Plastic Free July, an initiative started in Australia in 2011, is making its global debut this year. It’s a campaign designed to make us think about how we use plastic in our daily lives in an effort to get us to eliminate single-use plastic from our routines. There is no doubt that plastics play a significant role in improving our quality of life (i.e., bicycle helmets, hearing aids, etc.), but our growing reliance on single-use plastics is not only creating environmental problems (six of the top 10 items found during the Ocean Conservancy’s 2012 Coastal Cleanup were single-use plastics), but it’s perpetuating this myth that there are unlimited natural resources on this planet, so therefore we can feel free to use and dispose of them as we wish.
We know this is not the case, but our routines continue to support the disposable lifestyle – and many of us find it difficult to break bad habits. The Plastic Free July initiative challenges people to make a commitment to eliminate single-use plastics from their lives for one day, one week, one month or longer. If it becomes too difficult to go cold turkey, they suggest that you tackle the top 4 (straws, plastic bags, plastic bottles and coffee cup lids).
During last year's International Coastal Cleanup, approximately 1,019,902 plastic bags were retrieved. If you ate jellies, could you tell the difference?
Any contribution to the effort, they say, is a step in the right direction. They are right. As the Director of Conservation at the National Aquarium, I’ve been involved in our cleanup efforts at Fort McHenry for more than a decade. More than 95 percent of the debris we remove from the wetland is plastic or foam and an overwhelming majority of that is single-use. This debris affects the health of our waterways, the health of our wildlife and the health of our communities – and it’s preventable. On one end of the process, we can get much better at waste disposal and recycling in our region. At the other end of the process, we can take steps to dramatically reduce the amount of single-use plastics that we use, keeping it out of the waste stream altogether.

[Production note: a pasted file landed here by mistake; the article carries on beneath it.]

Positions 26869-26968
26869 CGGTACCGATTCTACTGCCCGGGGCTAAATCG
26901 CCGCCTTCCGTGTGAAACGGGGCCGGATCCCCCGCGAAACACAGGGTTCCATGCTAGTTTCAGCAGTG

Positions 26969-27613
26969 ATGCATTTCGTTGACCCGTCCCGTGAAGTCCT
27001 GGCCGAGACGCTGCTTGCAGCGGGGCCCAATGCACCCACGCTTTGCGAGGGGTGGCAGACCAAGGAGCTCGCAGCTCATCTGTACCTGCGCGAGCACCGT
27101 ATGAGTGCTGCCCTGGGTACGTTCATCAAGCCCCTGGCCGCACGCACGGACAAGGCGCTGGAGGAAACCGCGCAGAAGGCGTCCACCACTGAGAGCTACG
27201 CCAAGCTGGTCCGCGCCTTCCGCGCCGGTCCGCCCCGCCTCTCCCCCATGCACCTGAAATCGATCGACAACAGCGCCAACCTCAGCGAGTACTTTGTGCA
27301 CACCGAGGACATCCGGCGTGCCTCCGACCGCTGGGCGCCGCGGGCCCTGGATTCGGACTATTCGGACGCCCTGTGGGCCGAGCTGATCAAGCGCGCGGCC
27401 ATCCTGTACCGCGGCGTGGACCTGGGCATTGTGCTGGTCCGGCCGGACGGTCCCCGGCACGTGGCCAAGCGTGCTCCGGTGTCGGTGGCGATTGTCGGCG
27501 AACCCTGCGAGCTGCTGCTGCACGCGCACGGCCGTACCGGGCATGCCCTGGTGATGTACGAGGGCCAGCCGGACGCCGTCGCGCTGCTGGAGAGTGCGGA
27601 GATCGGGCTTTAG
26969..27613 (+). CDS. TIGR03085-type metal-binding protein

There are several good resources out there if you would like tips on how to take the first step, like living plastic free, My Plastic Free Life and the Ocean Conservancy's smartphone app called Rippl. A couple of years ago, I began my own journey to eliminate the top 4 from my daily routine, and while it has been mostly successful, it hasn’t always been perfect (hint: you can’t take a stainless steel water bottle into Camden Yards to watch an Orioles game). I have reusable shopping bags stashed in my car and my purse and carry an insulated mug with me just about everywhere I go, but more than half the time, I still forget to inform restaurant waiters that I don’t need a straw before one is automatically plopped down on the table. I know changing habits takes time, so I try to give myself a break. More importantly, I know that the real success is not so much when you reach your goal, but when you start making conscious decisions that rely less and less on convenience and more and more on responsible consumerism.
Have you gone plastic free? Are you participating in the Plastic Free July challenge? Share your experience with me in the comments section!